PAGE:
US transgender people solemnly mark a deadly year

On Transgender Day of Remembrance, rights advocates honor those killed, call for congressional action

Anti-transgender violence has killed at least 21 people across the United States in 2015, according to rights activists who gathered on Friday to mark Transgender Day of Remembrance, in which the trans community honors it members killed in acts of violence.

Friday’s scheduled events included vigils, marches and rallies in cities across the globe — all aimed at not only mourning the dead, but also at raising awareness about the violence targeting transgender people.

Rights advocates say trans women of color represent a majority of the U.S. victims of fatal anti-transgender violence in 2015. They include Shade Shuler, a 22-year-old black trans woman from Dallas whose body was so decomposed when area police found her in a vacant field in August that they had difficulty determining her race.

Weeks earlier, in late July, India Clarke — also a black transgender woman — was found beaten to death in a park in Tampa, Florida. Two days later, another African-American trans woman named K.C. Haggard was stabbed to death while she was walking down a street in Fresno, California.

“It’s been a traumatic year for most trans people,” said Mara Keisling, executive director of the National Center for Transgender Equality based in Washington, D.C. “There have been so many deaths. We’ve had several weekends or weeks where there’ve been two, three, four murders.”

The first Transgender Day of Remembrance was spearheaded in San Francisco in 1999 by Gwendolyn Ann Smith, a trans woman who wanted to honor Rita Hester, a transgender woman from Boston who was murdered in her apartment the previous year.

Since then, the remembrance day has spread across the world.

For Lourdes Ashley Hunter, executive director of the TransWomen of Color Collective, also based in Washington, the day is about more than remembrance — it’s about engaging in discussions about the discrimination trans people face when seeking housing, jobs, education and health care.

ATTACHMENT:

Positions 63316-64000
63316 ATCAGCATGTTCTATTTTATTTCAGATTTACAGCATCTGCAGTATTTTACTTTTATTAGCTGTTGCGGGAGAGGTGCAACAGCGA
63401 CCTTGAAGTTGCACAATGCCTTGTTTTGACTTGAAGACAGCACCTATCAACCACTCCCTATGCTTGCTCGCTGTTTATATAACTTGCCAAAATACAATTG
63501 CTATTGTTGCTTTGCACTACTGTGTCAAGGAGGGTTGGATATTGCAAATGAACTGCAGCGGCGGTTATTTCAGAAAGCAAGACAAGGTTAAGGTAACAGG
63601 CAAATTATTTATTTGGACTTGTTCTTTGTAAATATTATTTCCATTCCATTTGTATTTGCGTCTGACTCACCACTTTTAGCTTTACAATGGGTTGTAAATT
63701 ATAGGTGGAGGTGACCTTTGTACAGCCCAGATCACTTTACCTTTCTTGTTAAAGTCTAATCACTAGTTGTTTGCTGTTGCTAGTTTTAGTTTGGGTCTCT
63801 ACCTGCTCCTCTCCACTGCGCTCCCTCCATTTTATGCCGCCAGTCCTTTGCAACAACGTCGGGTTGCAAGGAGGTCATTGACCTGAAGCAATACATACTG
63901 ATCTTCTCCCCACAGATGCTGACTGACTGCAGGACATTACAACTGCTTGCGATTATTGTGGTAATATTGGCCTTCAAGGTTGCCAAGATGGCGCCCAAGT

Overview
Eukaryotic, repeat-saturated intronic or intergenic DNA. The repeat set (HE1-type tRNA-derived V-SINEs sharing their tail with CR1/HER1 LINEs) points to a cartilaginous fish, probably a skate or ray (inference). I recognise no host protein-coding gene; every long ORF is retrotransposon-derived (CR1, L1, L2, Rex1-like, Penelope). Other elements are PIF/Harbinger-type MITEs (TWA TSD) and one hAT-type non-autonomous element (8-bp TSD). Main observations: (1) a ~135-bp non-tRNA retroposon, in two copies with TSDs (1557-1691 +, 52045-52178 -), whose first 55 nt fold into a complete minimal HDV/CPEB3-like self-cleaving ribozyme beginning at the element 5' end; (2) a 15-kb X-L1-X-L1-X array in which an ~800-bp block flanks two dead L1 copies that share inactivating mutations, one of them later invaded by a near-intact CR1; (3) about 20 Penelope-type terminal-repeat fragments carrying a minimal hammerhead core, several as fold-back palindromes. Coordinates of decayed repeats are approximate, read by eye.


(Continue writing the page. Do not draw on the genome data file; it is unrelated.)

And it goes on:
“It’s more than just naming names. It’s more than just lighting candles,” said Hunter, who is also chief operations officer of Casa Ruby, a Washington, D.C. LGBT community center that offers support groups and legal services to area residents. “Trans people are still dying in the streets and being denied opportunities.”

Fifteen percent of the trans population lives in extreme poverty, surviving on incomes of less than $10,000 a year, according to an April report from the Washington, D.C.-based think tank the Center for American Progress. But such poverty is more common among trans people of color, the researchers found — 28 percent of Latino trans people, 34 percent of black trans people and 23 percent of Native American trans people have annual household incomes under $10,000.

Experts say such poverty is often caused by discrimination that makes it difficult for transgender people to secure jobs, and forces them to turn to illegal activities or sex work. That, in turn, can put them in danger of violence, said Hunter, who identifies as transgender.

“We know the violence we experience is due to disparities in access to jobs, housing and education … which puts us at risk of engaging in criminalized activity that places us at greater risk of violence,” Hunter said.

Jay Brown, director of research and public education at Washington, D.C.-based LGBT advocacy group Human Rights Campaign, said that while he lauds the increased visibility and awareness of transgender issues in the past year, anti-trans violence has been as brutal and frequent as ever.

“Some people say there’s no answer for this,” said Brown, who is transgender. “But there are answers. It’s about ensuring that there’s housing stability for people, that people can find jobs and keep employment when they transition, and that kids aren’t getting kicked out of their homes for who they are.”

Policymakers appear to be getting the message. The Congressional LGBT Equality Caucus, formed in 2008, announced last week that it would launch a transgender equality task force to be chaired by Rep. Mike Honda, D-California, to develop legislation that will address anti-trans discrimination.

On Tuesday, LaLa Zannell, an organizer at the New York City Anti-Violence Project, testified in front of a congressional forum held by the Equality Caucus to discuss anti-transgender violence.

“Hate crime prosecution will only go so far,” Zannell said. “Putting someone in jail in Los Angeles for a hate crime is not going to stop a transgender woman from being killed in Philadelphia. Housing and a job might.”

But on Friday, Keisling, for her part, prefers to focus on remembering the trans people who were killed. “Instead of people saying, ‘I don’t understand these [transgender] folks, I‘m going to learn more,’ somebody said, ‘I don’t understand these folks, I’m going to kill them,’” she said. “To me, that’s what this is about — trying to get that to stop, and trying to remember the people we weren’t able to help.”

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